Kris Hickey's voice and the expressive face and fingers of Kristy Watson-Ables combined last week to bring a book to life for a group of students from the Ohio School for the Deaf.
The event May 10 in the children's area of the Columbus Metropolitan Library's Whetstone branch, where Hickey is youth-services manager, was the second and, until the fall, final chance for the deaf and hard-of-hearing youngsters to experience a book in a way geared specifically to them.
Watson-Ables, who received her degree in interpretation and American Sign Language education from Columbus State Community College in June 2010, said she was delighted to be invited to participate.
"I do think it's lovely to have a partnership between the library and the School for the Deaf," she said as she waited for the students to arrive.
Watson-Ables was accompanied by Reva McHardy, a youth leader at the school.
It was McHardy who got the ball rolling on the special reading program by calling the branch "to see if they could set up a special time for us ... because it's important for deaf students to have the same experiences as hearing children," said Erin Biehl, communications officer for the school.
"They're very excited for us to come out here," McHardy said. "They keep asking, 'Is it library day, is it library?' "
Hickey and McHardy both said the reading program will resume in the fall with the start of a new school year. Hickey wants to open it to deaf and hard-of-hearing students from the community as well as students from the School for the Deaf, while McHardy would like to see it expand from a monthly to a weekly occurrence.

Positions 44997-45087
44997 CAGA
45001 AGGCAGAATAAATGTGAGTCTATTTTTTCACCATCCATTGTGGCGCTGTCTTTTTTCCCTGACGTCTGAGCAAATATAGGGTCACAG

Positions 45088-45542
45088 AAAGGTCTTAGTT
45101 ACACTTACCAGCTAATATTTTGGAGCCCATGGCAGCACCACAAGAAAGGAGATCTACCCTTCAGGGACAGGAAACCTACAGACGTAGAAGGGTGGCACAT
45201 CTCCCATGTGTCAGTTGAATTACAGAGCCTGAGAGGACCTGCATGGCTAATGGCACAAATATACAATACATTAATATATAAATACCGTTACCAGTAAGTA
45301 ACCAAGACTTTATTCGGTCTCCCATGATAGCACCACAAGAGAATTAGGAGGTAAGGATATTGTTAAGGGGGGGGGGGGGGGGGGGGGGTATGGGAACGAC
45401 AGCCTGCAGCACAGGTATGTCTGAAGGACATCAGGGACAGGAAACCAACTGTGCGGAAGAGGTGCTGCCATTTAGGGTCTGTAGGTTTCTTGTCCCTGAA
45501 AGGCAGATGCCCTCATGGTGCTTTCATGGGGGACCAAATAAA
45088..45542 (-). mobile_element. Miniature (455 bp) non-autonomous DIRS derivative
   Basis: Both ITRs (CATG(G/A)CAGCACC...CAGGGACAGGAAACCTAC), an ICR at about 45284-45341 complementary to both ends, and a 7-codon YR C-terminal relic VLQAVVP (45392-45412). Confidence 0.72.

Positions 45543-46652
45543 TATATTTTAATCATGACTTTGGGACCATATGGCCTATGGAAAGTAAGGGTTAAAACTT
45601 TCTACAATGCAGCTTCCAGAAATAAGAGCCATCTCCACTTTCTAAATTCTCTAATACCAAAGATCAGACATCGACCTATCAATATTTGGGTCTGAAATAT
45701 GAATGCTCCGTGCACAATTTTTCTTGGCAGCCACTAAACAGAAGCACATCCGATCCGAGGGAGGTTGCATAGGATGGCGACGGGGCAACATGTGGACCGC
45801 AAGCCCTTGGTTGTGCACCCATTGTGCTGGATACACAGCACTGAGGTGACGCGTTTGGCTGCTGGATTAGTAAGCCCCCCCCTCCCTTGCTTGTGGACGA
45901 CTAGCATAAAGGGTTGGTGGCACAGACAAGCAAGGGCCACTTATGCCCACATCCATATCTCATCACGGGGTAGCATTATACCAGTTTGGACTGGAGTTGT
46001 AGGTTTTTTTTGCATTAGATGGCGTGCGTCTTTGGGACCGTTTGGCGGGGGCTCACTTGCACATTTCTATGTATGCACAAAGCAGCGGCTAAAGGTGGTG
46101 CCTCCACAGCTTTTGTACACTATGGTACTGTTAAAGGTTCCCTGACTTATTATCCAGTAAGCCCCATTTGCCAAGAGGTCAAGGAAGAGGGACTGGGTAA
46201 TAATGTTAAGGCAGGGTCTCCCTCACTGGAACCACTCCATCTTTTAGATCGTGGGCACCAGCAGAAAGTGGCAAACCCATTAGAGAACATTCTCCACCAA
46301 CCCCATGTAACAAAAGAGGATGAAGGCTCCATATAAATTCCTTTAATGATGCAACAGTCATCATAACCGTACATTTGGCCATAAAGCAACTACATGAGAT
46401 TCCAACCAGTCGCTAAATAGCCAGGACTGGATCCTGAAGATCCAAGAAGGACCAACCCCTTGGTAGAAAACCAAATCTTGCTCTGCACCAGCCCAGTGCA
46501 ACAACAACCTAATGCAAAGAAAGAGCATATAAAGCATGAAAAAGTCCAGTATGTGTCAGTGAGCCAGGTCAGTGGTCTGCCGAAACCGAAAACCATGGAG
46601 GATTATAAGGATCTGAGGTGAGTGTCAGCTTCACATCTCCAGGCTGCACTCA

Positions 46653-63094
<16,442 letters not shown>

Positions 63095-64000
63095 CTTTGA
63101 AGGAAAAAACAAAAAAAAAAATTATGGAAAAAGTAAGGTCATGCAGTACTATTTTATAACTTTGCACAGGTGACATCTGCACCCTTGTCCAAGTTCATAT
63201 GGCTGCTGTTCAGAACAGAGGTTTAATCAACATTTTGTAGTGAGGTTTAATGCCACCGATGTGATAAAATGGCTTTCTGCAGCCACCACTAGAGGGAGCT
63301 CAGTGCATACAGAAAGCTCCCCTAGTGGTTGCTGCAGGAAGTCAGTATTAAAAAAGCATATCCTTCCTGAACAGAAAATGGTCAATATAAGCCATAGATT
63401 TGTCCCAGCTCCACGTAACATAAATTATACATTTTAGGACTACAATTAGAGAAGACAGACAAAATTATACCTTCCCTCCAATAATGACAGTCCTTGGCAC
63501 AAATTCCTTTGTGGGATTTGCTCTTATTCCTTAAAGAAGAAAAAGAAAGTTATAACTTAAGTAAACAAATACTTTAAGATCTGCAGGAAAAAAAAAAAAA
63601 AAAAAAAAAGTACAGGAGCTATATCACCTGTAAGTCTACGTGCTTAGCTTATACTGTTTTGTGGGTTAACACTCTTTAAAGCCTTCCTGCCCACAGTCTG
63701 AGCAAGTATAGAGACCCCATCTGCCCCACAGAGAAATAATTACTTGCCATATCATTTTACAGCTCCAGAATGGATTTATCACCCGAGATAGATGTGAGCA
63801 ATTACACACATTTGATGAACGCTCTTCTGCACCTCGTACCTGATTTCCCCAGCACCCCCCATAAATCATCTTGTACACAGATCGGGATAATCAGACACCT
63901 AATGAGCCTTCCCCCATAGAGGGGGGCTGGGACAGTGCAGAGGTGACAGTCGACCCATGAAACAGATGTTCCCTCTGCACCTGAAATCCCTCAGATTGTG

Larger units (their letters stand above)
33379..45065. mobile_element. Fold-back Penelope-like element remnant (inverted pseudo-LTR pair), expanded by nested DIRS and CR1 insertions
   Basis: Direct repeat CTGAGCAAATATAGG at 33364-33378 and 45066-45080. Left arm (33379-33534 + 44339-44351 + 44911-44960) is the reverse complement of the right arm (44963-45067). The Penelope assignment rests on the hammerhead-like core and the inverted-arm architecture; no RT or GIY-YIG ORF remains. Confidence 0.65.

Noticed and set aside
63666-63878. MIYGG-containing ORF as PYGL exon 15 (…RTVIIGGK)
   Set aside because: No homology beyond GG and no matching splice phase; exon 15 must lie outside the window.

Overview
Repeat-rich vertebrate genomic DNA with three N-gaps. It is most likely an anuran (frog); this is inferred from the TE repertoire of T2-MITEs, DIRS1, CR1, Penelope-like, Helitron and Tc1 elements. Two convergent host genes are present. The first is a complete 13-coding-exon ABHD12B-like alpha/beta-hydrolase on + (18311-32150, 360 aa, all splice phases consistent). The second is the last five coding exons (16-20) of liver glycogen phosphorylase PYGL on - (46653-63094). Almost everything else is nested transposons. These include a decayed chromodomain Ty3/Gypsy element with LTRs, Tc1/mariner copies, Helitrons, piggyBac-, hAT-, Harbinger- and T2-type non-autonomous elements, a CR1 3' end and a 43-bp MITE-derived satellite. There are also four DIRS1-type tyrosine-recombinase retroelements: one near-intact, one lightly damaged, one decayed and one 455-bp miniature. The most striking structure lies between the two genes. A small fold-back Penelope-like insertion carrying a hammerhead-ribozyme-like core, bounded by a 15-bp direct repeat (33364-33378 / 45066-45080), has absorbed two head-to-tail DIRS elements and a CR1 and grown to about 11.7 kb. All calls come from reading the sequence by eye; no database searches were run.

"It's exciting for us to be able to offer this," Hickey said. "It's fun to pick out something they would like."
The book she selected for May 10 was "The Darkest Hour," written by Chris Hadfield and illustrated by Eric and Terry Fan.
Before she started reading, and with Watson-Ables interpreting, Hickey explained the book is about a boy who wants to become an astronaut, but he is afraid of the dark.
The Canadian author did become an astronaut, inspired by watching the 1969 milestone moon landing.
As Hickey read and Watson-Ables employed facial features and the gestures of ASL, a little hand occasionally would jab forward to point when an illustration meshed with what the hands of the interpreter were imparting.
"He grew up to be a real astronaut," Hickey told the children after reading the last line of the book. "Isn't that neat?"
"Visiting the library and having adults read aloud to them is important for all children," said Nancy Boone, Ohio School for the Deaf librarian. "However, language is often a barrier for deaf children to have access to books. Most deaf children come from hearing families, so parents may not know or may just be learning sign language."
Boone said the school, 500 Morse Road, tries to provide a bilingual environment through English in print and American Sign Language.
"For residential students, youth leaders like Reva play a critical role in extending that language-rich environment outside the walls of the school building into the dormitories as well as the community at large," she said. "Having story times presented in ASL at public libraries is an important opportunity to offer for deaf children."